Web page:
Although Gottlieb has said that he’s confident that the biosimilars market could overcome industry challenges, he also has acknowledged that certain regulatory steps need to be taken to improve the approval process. Despite his optimism, more companies may pull out if the path to market doesn’t match their expectations. And if enough players pull out, the balance will be restored for the others, but prices will not drop enough.
It’s certainly not all roses on the biosimilars front: Industry execs were left scratching their heads about Gottlieb’s introduction and subsequent removal of suffixes for nonproprietary names for originator biologics. The removal of the suffixes is being perceived as an anti-biosimilars move since it sets up biosimilars as “different” from the originators.
Improving access to biosimilars is an example of an issue that wasn’t fully explored by current FDA leadership, creating an opportunity for the next commissioner. It’s likely that any appointees will have deep clinical and academic backgrounds (and Sharpless certainly fits the bill), which would lean toward accelerating generic/biosimilar access. Pressuring drug pricing down via generics/biosimilars is a hot-button and (somewhat) bipartisan issue.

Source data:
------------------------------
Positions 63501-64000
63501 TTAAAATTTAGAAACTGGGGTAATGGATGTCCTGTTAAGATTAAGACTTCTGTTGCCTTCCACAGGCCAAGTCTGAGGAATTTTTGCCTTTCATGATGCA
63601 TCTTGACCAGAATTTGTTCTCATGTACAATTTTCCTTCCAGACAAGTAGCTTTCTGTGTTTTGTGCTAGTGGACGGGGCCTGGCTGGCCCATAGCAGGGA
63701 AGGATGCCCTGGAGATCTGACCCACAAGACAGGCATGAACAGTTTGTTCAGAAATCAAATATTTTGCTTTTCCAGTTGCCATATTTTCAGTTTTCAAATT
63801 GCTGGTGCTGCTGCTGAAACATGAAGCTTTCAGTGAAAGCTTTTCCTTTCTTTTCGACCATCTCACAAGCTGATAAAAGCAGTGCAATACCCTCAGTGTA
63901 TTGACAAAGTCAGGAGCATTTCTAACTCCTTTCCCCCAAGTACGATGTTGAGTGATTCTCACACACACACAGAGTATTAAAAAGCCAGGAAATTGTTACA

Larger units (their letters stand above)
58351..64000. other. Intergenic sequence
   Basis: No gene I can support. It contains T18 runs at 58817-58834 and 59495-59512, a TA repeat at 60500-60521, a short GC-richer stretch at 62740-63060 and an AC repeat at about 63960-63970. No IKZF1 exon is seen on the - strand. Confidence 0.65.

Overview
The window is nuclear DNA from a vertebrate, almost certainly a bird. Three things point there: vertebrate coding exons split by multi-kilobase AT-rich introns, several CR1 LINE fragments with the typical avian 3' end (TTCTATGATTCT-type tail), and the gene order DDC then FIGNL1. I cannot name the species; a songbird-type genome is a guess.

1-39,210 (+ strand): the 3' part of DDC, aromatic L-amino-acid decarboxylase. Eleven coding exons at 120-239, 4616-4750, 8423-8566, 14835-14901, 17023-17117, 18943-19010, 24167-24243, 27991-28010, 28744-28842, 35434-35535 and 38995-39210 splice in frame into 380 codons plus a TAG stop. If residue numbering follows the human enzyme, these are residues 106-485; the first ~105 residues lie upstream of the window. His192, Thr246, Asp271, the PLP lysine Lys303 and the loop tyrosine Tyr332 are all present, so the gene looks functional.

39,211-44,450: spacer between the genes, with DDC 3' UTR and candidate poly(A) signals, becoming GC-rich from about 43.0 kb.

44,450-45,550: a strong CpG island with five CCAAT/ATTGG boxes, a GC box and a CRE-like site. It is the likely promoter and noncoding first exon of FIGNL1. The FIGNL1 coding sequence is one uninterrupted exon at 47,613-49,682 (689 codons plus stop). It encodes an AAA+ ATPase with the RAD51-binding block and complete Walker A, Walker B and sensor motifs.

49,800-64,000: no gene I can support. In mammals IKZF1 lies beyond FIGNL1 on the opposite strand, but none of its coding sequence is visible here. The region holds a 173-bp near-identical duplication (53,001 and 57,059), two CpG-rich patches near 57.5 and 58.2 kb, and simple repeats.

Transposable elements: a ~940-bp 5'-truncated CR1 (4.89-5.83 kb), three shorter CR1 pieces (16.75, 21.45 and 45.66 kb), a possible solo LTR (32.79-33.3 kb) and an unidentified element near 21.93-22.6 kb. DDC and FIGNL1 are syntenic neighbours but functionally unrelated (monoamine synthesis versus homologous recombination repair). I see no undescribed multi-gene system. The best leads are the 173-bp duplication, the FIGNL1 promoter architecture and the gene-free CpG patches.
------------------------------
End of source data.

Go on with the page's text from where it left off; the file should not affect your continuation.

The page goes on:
Another opportunity for the next agency head to make significant progress is to integrate real-world evidence into regulatory submissions to accelerate approvals. Serono/Pfizer’s Bavencio was the first oncology product (for Merkel cell carcinoma) to gain a first-line approval based on EHR data. The other scenario to consider is what’s happening at CMS and HHS in conjunction with the FDA. For example, if Stark Law is soon substantially modified as CMS Administrator Seema Verma indicated, that will combine with a lot of the innovation ideas above to enable provider/pharma collaboration to try ideas sooner in an isolated mode rather than wait for national approval.
Looking specifically at how Sharpless’s background positions him to lead the FDA in the interim (and potentially long-term), he gets full marks on his ability to protect the public and ranks at or above average on the innovation front. Aside from founding two biotech companies, truly cutting-edge work doesn’t make too many appearances on his CV so we’ll have to wait and see whether that affects his ability to innovate. I suspect that he’ll toe the line on scale depending on what Azar and Verma come up with, but that’d likely be an issue for anyone serving as the FDA’s interim commissioner.
A permanent appointee who brings strengths in protection, innovation and scaling will serve the FDA well. So long as the commissioner’s main strengths aren’t solely focused on an overly cautious interpretation of protection at the expense of the other two focus areas, the FDA will benefit from a fresh perspective.